‘I was groomed by Peter Roebuck’
James MacSmith decided to share his story in support of News Corp Australia's campaign for a national register of sex offenders. The campaign also has the backing of Bruce and Denise Morcombe whose son Daniel was abducted and killed after being sexually abused.
Exclusive: It's taken me almost 30 years to tell my story. It's not a good one, but there are plenty that are a lot worse. I just hope that by finally retelling what happened to me, it can help someone in a similar position out there: a vulnerable child, a naive parent, a concerned teacher, an undecided politician. To ensure that everything that can be done is being done to prevent the heinous scourge of child sex crimes, and that offenders are hit with the full force of the law. It's the least a civilised society can do.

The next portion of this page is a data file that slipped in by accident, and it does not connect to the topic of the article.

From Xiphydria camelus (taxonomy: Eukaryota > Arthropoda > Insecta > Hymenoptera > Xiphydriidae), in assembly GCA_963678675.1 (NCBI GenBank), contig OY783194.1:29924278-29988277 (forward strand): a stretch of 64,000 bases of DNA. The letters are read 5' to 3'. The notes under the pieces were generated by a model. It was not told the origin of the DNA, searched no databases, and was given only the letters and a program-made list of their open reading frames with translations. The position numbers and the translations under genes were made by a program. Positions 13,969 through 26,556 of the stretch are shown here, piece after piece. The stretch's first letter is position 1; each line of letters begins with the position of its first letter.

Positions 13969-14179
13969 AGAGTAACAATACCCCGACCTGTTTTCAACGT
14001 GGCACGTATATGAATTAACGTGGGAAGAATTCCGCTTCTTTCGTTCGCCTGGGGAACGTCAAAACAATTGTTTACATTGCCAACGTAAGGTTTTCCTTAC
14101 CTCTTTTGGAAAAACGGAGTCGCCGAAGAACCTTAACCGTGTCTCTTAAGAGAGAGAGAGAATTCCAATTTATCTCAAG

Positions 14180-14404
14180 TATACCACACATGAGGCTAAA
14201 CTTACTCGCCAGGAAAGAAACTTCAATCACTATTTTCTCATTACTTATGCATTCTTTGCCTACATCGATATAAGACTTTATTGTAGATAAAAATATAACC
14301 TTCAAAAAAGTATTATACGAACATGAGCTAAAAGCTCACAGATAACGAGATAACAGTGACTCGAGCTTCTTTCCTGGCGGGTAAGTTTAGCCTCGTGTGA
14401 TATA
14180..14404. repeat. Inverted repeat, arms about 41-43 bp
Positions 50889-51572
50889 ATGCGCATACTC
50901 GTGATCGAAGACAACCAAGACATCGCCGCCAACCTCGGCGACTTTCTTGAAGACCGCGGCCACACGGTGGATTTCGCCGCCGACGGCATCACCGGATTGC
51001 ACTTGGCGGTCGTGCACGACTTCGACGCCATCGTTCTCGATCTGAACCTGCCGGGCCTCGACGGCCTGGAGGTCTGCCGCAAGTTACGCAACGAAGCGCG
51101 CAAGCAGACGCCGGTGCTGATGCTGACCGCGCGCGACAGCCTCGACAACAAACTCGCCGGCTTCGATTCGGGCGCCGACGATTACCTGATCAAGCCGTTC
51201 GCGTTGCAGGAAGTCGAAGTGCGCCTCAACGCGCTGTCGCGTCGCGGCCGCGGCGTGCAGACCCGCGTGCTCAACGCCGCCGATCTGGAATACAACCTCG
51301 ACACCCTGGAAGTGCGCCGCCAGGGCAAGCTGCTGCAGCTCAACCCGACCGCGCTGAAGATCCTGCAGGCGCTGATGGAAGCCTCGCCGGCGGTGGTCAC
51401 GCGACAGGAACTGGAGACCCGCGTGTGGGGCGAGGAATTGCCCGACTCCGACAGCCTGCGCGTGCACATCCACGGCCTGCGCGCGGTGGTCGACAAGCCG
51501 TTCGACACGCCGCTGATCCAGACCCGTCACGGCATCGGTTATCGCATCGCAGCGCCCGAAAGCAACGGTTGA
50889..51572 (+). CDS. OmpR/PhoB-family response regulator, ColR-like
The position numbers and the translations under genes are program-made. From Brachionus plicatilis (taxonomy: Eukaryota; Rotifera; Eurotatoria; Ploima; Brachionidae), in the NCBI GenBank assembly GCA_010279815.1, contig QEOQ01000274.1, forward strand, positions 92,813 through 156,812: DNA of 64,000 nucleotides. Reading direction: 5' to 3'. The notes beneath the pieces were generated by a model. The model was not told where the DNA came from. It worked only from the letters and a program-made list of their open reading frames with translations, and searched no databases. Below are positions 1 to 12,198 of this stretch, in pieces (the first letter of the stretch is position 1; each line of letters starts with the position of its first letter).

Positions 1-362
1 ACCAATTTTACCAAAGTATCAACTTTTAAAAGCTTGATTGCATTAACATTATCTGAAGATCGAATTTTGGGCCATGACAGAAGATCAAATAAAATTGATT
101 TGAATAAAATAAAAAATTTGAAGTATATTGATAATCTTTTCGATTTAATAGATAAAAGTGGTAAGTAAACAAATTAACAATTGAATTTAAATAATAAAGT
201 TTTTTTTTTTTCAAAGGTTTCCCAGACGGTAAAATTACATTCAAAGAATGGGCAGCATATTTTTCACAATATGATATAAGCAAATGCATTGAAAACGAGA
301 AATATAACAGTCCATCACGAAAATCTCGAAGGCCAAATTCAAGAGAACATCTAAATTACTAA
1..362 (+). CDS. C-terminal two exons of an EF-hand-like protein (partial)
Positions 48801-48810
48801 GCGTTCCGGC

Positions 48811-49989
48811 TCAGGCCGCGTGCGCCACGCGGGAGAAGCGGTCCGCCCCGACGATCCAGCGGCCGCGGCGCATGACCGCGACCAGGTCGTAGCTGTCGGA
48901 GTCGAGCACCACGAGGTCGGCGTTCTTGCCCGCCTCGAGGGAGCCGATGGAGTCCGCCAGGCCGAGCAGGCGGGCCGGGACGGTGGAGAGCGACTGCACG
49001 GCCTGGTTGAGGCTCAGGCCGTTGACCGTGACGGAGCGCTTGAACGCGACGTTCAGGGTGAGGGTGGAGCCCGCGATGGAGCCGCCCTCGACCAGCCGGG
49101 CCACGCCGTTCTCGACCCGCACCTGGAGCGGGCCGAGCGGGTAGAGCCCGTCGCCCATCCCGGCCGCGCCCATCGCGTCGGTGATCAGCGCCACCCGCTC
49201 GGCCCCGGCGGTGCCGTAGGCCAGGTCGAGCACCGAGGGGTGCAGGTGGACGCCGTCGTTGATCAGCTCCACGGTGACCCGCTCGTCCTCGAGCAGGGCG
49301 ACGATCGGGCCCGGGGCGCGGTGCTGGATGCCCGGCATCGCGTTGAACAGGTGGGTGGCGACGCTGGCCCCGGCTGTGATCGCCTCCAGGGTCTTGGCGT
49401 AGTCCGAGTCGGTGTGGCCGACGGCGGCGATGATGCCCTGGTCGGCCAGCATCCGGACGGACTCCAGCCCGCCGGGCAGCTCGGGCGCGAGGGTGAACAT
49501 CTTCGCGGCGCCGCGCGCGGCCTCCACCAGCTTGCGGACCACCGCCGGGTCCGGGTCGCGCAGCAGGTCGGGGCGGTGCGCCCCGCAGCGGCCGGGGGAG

So, here it is - I was groomed by Peter Roebuck.
Three decades down the track it still makes me sick and angry to say that. The former world renowned cricketer and cricket writer met his end when he suicided by jumping out a hotel window in Cape Town nine years ago, after being arrested by South African police over sex assault allegations. He was working for the ABC and Fairfax Media at the time.
If you were innocent why would you jump? That's the first question many people would ask. But many also rushed to defend his reputation - "That's not the Peter I knew" they claimed. Well, at just 17, it was the one I came to know.
Roebuck's modus operandi was similar to that of most scumbag paedophiles.